The unseen toll of a warming world
By Sarah Kerr, Noah Throop, Jack Healy, Aidan Gardiner and Rebecca Lieberman
Experts and psychologists are racing to understand how a volatile, unpredictable planet shapes our minds and mental health. In February, a major new study of climate change highlighted the mental health effects for the first time, saying that anxiety and stress from a changing climate were likely to increase in the coming years.
In addition to those who have lost their homes to floods and megafires, millions have endured record-breaking heat waves. The crisis also hits home in subtle, personal ways — withered gardens, receding lakeshores and quiet walks without the birdsong that once accompanied them.
To understand what the effects of climate change feel like in America today, we listened to hundreds of people. In cities already confronting the long-term effects of climate change, and in drought-scarred ranches and rangeland, many are trying to cope with the strains of an increasingly precarious future. As temperatures rise, extreme weather events will become more and more common.
The feelings are complex.
Some people grieve the loss of serene hiking trails that have been engulfed by wildfire smoke while others no longer find the same joy or release from nature. Some are seeking counseling. Others are harnessing their anxiety for change by protesting or working to slow the damage.
“This is becoming a No. 1 threat to mental health,” said Britt Wray, a Stanford University researcher and author of “Generation Dread,” a forthcoming book about grappling with climate distress. “It can make day-to-day life incredibly hard to go on.”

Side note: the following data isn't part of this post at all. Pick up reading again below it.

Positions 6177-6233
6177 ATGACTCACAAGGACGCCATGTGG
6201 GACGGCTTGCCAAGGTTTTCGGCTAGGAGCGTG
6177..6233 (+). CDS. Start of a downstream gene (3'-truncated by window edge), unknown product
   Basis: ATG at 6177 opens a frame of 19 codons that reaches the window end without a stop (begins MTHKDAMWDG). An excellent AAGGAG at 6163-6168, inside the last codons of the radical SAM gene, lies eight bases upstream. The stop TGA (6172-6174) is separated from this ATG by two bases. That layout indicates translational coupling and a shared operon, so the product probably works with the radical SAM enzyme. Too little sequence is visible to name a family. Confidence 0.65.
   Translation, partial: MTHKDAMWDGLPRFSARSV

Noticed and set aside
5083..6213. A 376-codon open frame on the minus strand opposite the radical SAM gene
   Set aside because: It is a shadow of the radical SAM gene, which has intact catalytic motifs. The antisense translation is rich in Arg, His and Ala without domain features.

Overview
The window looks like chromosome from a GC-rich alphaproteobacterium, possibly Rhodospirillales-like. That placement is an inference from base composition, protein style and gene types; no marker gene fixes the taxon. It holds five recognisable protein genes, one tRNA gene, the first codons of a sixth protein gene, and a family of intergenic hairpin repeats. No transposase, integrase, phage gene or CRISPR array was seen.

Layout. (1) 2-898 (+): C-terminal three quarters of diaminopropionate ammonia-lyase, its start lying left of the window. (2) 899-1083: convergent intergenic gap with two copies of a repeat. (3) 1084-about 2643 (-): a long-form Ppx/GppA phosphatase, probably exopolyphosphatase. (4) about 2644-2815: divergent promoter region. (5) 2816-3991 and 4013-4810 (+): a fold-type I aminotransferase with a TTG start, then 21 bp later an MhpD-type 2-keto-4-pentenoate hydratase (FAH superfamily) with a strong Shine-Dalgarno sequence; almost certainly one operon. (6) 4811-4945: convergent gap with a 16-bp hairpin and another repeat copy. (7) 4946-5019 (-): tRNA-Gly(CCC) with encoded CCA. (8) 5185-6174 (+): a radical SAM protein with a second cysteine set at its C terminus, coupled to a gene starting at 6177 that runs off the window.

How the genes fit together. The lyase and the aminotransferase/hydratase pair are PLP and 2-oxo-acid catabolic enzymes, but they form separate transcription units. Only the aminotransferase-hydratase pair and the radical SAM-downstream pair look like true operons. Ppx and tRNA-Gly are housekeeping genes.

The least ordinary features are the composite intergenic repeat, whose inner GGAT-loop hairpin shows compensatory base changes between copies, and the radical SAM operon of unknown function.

Psychologists and therapists say the distress of a changing climate can cause fleeting anxiety for some people but trigger much darker thoughts for others. In a 2020 survey, more than half of Americans reported feeling anxious about the climate’s effect on their mental health, and more than two-thirds said they were anxious about how climate change would affect the planet.
Young people say they are especially upset.
A survey of people 16 to 25 in 10 countries published in The Lancet found that three-quarters were frightened of the future. More than half said humanity was doomed. Some feel betrayed by older generations and leaders. They say they feel angry but helpless as they watch people in power fail to act swiftly.
Almost 40% of young people say they are hesitant about having children. If nature feels this unmoored today, some ask, why bring children into an even grimmer future?
Some of the worst physical effects of climate change are disproportionately felt by Black and Latino communities and Indigenous nations — who often live in places with a legacy of mining, energy drilling and other pollution. And while these groups are among the most concerned about the changing climate, community resources to deal with the emotional fallout may be more limited.
Experts are quick to emphasize that people are justified in their emotional response. The threat is real and growing as carbon levels in the atmosphere pass dangerous new thresholds. With rising temperatures, extreme weather events will become more and more common.
“Sometimes I feel hopeless or sad or worried,” said Andrew Bryant, a social worker in Seattle who treats patients with climate anxieties. “That’s part of being a human being at this point if we’re paying attention.”
A new world of drenching hurricanes and deadlier summer heat is also straining professions that once seemed removed from the front lines of climate change. Hospitals and police officers in the Pacific Northwest grappled with 500 heat deaths when temperatures shattered records in the summer. Along the Gulf, emergency workers are facing down larger, more frequent storms that make their jobs even more dangerous.
Millions of Americans now brace for seasons with a sense of heightened worry. Will children be able to play outside without smoky skies? What storms will shroud the Atlantic Coast? Will the house survive another wildfire season?